- The Washington Times - Wednesday, January 28, 2009

The Senate was down to one vacancy Tuesday as Democrat Kirsten Gillibrand was sworn in on the Senate floor to take the seat vacated by new Secretary of State Hillary Rodham Clinton.

Vice President Joseph R. Biden Jr. administered the oath to Mrs. Gillibrand as President Obama was meeting with congressional Republicans on Capitol Hill to lobby for his economic-stimulus plan.

Mrs. Gillibrand, a second-term congresswoman from upstate New York, was selected by New York Gov. David Paterson last week over a number of better-known candidates, including presidential daughter Caroline Kennedy and New York Attorney General Andrew M. Cuomo, bearers of two of the most famous names in Democratic politics. At 42, Mrs. Gillibrand is the youngest senator in the chamber and the 17th woman there.

With her swearing-in, the only vacant seat remaining is in Minnesota, where incumbent Republican Sen. Norm Coleman and Democratic challenger Al Franken are engaged in a drawn-out recount battle following the Nov. 4 election. Democrats currently hold a 58-41 majority.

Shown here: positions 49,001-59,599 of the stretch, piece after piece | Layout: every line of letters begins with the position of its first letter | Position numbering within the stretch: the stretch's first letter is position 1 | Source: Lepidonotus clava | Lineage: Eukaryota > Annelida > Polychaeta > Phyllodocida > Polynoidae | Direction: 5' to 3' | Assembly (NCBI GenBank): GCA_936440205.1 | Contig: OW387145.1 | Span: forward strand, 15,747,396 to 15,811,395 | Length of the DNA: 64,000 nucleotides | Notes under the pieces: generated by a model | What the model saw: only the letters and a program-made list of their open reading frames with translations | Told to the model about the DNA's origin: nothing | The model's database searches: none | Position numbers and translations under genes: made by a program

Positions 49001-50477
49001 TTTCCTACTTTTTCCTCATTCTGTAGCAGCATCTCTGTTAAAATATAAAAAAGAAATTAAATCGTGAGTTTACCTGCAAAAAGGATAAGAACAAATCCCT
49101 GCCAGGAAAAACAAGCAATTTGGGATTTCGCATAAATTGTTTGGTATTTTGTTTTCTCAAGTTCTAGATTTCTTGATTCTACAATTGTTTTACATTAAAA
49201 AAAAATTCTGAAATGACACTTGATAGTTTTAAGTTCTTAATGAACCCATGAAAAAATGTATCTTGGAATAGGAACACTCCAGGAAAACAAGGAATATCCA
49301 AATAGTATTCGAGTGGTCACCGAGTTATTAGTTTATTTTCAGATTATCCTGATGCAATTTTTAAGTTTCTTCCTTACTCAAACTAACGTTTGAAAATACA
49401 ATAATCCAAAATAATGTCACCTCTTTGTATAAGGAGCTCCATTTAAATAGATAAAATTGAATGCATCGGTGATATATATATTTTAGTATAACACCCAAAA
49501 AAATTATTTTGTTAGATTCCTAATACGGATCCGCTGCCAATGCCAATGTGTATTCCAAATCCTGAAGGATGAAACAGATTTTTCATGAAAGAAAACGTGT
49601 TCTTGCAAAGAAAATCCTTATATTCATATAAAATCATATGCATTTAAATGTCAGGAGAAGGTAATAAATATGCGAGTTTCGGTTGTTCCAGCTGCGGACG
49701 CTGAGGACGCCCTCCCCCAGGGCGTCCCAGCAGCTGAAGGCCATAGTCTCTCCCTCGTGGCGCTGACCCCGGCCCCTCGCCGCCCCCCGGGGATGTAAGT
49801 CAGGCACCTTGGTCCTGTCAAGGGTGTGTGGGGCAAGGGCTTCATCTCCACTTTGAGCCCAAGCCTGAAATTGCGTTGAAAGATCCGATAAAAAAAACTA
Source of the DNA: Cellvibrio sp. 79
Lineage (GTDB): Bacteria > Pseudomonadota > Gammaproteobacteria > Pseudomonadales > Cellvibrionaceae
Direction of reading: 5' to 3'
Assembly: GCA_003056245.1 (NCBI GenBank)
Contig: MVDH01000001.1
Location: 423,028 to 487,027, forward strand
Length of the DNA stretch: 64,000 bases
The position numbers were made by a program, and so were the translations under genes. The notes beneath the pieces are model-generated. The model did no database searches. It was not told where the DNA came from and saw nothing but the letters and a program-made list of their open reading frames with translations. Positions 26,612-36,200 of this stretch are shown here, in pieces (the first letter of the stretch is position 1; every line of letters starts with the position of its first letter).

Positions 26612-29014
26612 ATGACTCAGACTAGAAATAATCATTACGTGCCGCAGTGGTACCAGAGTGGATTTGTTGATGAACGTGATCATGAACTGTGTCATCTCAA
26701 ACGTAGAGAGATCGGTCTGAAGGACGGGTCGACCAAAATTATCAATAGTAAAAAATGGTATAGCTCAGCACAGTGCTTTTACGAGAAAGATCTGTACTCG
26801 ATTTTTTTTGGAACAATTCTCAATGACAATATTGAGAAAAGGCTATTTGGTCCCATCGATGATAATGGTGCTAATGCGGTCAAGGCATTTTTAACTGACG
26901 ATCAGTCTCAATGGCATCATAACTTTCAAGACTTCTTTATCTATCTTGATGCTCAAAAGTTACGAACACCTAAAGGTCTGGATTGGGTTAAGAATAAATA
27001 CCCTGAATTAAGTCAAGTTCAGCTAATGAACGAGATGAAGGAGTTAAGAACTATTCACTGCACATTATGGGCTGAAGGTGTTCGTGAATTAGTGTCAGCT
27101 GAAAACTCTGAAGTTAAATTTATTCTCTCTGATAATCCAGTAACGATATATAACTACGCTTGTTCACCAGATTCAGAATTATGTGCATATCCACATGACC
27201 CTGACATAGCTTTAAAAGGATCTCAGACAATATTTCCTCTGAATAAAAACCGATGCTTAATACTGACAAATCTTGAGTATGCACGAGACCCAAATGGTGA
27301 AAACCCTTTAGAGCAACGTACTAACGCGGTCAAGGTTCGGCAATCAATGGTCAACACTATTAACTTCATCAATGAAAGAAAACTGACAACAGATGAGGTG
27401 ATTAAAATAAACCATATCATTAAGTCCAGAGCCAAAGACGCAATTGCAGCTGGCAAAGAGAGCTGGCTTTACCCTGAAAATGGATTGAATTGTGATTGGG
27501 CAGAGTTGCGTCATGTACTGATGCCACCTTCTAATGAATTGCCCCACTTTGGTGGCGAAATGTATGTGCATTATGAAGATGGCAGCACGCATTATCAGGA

Mrs. Gillibrand, a conservative Democrat who has opposed gun-control laws, could face a tough re-election fight in 2010. Rep. Carolyn B. Maloney, New York Democrat, is considering a primary challenge and Republican Rep. Peter T. King is planning to run for the Senate as well.

New York Republicans also say they have a strong shot in the special election to take back Mrs. Gillibrand’s House seat in a largely rural district on the outskirts of Albany, where the party has a sizable registration advantage over Democrats.

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